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Desert Storm/Desert Shield memorial plan readied for House vote

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Authorization of a memorial to honor those who served in the First Gulf War has been readied for a House vote. On Tuesday, May 6, 2014, the House Committee on Natural Resources officially reported the National Desert Storm & Desert Shield War Memorial Act (H.R. 503). The bill would allow the National Desert Storm Memorial Association to construct a memorial to commemorate those who served in the conflict and events leading up to it.

The memorial would be placed in the District of Columbia. No site has been selected. The legislation also would require the association to raise all funds from non-federal sources.

The House placed the measure on the Union Calender as Calender No. 325 on the evening of May 6. The House can vote on it now, though no vote has been scheduled. The bill picked up 108 House sponsors.

The committee also filed the report, Rept. 113-437. The report has not been published yet. It will be available online any day. But we obtained an advance copy.

The Senate Committee on Energy and Natural Resources approved a similar measure last November. The Senate has not yet scheduled a vote. Only two Senators have sponsored the bill.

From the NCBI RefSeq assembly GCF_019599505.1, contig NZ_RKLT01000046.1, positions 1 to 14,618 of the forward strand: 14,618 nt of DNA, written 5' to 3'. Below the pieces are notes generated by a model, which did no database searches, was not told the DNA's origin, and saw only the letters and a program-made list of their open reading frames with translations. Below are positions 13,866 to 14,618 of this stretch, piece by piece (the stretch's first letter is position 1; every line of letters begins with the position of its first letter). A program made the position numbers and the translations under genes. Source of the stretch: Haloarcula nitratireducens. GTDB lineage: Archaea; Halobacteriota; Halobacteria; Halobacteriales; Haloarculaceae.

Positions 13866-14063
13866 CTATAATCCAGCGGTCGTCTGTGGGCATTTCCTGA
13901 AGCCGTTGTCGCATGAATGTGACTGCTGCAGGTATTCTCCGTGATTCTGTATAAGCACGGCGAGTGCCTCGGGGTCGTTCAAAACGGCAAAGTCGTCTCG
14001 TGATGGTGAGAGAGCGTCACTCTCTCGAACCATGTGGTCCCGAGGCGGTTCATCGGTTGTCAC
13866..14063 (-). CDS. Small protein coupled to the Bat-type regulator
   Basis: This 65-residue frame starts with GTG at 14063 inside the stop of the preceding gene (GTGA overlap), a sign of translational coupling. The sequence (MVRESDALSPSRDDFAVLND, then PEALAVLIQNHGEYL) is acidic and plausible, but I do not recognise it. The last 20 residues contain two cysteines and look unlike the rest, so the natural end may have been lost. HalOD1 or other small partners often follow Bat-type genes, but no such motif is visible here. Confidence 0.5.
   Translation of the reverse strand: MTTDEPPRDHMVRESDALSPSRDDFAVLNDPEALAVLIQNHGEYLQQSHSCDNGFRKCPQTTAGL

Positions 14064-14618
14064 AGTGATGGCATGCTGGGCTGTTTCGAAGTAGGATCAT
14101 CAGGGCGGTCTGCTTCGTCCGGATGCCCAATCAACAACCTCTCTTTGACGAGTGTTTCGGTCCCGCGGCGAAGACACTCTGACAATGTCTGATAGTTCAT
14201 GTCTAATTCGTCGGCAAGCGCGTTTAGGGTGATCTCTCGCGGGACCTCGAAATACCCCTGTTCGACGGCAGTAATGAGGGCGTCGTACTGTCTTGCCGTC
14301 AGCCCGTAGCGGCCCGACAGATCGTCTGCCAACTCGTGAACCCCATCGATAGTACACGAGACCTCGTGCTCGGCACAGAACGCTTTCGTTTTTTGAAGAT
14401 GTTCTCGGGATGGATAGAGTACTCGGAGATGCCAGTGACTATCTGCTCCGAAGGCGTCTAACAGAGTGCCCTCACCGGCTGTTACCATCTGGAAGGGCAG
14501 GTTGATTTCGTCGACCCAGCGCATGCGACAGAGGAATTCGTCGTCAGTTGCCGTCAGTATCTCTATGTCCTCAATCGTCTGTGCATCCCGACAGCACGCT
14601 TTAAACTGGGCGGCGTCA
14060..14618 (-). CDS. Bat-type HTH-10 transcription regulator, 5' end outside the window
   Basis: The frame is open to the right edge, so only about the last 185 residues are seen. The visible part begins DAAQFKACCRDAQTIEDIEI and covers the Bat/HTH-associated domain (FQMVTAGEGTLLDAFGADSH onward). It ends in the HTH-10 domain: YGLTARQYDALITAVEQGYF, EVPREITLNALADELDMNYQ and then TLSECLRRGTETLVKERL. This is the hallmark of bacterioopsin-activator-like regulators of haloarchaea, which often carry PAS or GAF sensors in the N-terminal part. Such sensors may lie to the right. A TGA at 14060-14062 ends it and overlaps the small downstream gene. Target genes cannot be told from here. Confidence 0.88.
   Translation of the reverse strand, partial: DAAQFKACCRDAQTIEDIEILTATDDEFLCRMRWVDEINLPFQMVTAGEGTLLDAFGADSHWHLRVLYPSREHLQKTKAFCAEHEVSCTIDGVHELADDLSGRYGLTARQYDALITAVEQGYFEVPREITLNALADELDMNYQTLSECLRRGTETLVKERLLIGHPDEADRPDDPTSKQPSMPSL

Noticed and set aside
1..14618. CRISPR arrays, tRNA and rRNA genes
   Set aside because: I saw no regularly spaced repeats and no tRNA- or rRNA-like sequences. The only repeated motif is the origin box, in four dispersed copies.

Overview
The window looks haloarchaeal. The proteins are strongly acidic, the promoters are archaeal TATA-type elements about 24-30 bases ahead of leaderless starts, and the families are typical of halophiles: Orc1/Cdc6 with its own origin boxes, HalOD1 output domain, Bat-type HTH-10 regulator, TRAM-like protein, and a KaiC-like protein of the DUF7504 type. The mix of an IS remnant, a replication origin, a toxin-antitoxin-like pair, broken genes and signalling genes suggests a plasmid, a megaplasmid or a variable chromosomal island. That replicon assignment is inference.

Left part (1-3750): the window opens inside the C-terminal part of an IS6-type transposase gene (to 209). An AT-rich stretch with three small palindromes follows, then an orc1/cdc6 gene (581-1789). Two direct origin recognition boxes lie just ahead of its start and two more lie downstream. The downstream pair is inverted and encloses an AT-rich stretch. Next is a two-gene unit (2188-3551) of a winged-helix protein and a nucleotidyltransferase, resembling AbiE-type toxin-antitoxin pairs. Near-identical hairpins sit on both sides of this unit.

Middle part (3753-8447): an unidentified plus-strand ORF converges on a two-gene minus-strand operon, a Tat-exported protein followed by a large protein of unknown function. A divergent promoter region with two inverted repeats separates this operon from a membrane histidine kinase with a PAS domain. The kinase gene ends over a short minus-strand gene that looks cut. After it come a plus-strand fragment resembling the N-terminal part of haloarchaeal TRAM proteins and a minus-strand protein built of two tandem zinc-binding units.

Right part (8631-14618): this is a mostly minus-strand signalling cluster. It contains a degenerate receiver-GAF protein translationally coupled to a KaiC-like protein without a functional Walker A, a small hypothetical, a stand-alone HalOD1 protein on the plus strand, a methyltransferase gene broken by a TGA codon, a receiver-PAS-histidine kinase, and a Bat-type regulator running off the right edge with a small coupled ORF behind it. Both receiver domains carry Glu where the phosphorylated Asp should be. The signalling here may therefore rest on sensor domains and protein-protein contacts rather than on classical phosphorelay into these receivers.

The Department of Defense and the National Capital Memorial Advisory Commission both endorsed the concept but not any particular design or location. The memorial could go near the National Mall because of its historic significance. But it is not eligible for “the reserve” boundaried by the Jefferson Memorial, the Capitol, the White House and the Lincoln Memorial.

Since the foundation is paying for construction, the Congressional Budget Office (CBO) determined that the memorial would not significantly impact federal spending. The work would be subject to the Commemorative Works Act, so the foundation would have to donate at least 10 percent of the construction costs to the non-profit National Parks Foundation for maintenance of the structure.

Any leftover funds the foundation may raise would also have to go for maintenance. But based on previous experience with similar memorials, CBO says such money wouldn’t become available for several years after construction.

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